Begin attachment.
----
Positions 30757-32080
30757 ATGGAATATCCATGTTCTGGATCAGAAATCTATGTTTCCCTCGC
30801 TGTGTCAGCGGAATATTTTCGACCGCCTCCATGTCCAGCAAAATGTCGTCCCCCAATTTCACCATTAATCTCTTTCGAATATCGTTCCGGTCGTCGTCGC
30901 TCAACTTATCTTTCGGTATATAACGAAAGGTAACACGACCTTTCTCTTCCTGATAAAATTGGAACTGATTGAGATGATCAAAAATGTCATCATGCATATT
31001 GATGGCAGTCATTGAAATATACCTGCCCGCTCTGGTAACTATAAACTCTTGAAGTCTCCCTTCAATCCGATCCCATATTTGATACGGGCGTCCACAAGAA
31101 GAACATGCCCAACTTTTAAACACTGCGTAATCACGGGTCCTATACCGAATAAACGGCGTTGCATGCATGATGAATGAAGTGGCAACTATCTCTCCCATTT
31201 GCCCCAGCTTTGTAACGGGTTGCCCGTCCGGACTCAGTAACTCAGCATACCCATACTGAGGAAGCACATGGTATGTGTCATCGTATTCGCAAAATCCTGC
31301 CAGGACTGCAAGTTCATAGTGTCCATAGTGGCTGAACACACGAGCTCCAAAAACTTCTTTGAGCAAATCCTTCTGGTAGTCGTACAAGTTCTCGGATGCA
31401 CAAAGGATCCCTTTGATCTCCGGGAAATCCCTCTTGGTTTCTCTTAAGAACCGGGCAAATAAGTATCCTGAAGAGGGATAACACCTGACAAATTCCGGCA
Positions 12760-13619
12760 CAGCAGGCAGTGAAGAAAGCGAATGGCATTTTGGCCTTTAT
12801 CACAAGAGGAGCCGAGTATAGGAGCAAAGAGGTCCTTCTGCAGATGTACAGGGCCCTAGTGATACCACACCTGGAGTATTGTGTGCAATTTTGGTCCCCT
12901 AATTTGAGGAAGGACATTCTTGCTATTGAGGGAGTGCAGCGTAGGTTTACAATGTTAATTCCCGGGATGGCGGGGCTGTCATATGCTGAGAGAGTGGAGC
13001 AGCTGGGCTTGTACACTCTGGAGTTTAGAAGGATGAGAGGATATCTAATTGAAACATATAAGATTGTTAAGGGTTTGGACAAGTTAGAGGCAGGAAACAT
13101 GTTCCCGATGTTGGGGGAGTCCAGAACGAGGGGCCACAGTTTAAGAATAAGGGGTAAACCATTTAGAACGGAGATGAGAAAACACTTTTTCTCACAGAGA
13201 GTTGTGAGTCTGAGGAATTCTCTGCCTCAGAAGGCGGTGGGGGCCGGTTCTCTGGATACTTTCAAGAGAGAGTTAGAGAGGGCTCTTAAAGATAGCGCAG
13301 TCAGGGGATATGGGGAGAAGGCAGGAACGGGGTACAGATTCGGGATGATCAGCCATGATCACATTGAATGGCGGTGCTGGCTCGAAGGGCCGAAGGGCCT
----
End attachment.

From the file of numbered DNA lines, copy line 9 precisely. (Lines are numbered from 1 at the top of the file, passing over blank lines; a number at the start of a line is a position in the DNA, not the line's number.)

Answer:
31401 CAAAGGATCCCTTTGATCTCCGGGAAATCCCTCTTGGTTTCTCTTAAGAACCGGGCAAATAAGTATCCTGAAGAGGGATAACACCTGACAAATTCCGGCA